Investors who are looking for an alternative to dividend exchange traded funds have been looking into preferred stocks. Fears of the fiscal cliff have prompted investors to bail out on some dividend plays such a telecom and utilities, due to the anticipated higher taxation rate.

“The ‘a ha’ moment as it pertains to the fiscal cliff comes from realizing that a company that is paying a preferred dividend had bigger make that payment or risk damage to its credit rating. A company that is consistently in arrears on preferred dividend payments risks a lower credit rating and that leads to higher borrowing costs,” Benzinga reports.

The threat of companies forgoing increasing dividend rates, mixed with the looming higher taxation rate has some investors searching elsewhere for yield. Preferred shares are a frequent stop for investors who are looking for higher yields with equities. [What is an ETF? Part 21: Preferred Stocks]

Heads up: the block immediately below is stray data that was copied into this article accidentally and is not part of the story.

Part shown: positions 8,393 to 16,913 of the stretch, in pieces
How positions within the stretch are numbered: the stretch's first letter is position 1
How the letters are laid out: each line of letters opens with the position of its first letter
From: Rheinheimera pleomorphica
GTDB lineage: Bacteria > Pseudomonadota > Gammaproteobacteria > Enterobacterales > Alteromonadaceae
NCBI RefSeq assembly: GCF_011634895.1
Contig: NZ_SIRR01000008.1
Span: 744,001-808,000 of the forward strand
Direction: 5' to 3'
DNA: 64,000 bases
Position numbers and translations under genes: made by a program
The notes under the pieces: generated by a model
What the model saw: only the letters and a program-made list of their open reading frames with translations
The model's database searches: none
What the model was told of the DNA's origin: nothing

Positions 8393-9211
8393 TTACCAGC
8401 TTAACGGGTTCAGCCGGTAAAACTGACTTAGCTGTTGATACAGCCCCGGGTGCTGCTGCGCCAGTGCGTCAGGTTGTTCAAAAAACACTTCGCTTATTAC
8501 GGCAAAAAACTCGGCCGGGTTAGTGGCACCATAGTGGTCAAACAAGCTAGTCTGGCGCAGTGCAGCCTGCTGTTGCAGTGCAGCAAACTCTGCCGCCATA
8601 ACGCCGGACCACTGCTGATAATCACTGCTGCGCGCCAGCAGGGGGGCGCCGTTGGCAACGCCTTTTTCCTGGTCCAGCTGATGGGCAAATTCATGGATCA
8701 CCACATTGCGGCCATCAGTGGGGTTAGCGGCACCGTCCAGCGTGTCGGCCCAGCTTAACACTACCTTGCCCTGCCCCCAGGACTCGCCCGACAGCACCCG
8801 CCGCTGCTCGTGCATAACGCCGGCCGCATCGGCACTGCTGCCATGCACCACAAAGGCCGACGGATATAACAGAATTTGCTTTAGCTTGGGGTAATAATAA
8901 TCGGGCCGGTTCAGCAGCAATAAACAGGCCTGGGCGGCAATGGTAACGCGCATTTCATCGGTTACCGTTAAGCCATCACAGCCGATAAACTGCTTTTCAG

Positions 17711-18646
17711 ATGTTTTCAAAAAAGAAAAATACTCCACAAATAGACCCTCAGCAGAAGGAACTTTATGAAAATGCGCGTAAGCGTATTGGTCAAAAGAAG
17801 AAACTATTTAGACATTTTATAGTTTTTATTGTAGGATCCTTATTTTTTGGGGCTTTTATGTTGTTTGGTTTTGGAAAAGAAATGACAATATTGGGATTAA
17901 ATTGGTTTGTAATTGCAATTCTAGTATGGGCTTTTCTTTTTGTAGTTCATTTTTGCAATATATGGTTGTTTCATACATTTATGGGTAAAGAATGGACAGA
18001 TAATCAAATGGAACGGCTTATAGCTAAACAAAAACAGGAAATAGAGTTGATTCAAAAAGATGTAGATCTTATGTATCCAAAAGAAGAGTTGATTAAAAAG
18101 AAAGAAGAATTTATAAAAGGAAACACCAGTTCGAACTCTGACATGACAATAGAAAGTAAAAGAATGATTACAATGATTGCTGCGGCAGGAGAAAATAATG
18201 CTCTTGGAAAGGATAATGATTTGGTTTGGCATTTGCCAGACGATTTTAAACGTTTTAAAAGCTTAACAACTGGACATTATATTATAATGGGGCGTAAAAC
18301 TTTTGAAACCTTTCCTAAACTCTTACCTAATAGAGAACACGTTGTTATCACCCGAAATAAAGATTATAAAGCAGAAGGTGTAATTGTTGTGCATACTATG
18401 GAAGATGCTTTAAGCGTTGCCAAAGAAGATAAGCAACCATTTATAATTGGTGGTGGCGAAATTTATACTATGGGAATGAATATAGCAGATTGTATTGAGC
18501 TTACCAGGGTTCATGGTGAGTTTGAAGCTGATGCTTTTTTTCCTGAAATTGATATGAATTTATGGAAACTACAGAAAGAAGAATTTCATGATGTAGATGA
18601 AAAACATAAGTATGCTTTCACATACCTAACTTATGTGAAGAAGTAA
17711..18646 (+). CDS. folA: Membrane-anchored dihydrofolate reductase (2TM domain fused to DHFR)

Preferred shares are  hybrid stocks that are issued by highly leveraged companies. They have traits that resemble both equities and bonds. “Like a stock, preferreds are traded daily on an exchange. Like a bond, they pay fixed income on a regular basis and do not benefit from earnings growth of the issuing company. Preferred stock is very susceptible to interest rates, but unlike bonds, it is at risk in both directions. When rates fall (presently an unlikely event), issuers often call shares to reissue at lower, more favorable rates. When rates go up, preferred stock suffers,” John Gabriel wrote for Morningstar.[Preferred Stock ETFs Yielding Over 5%]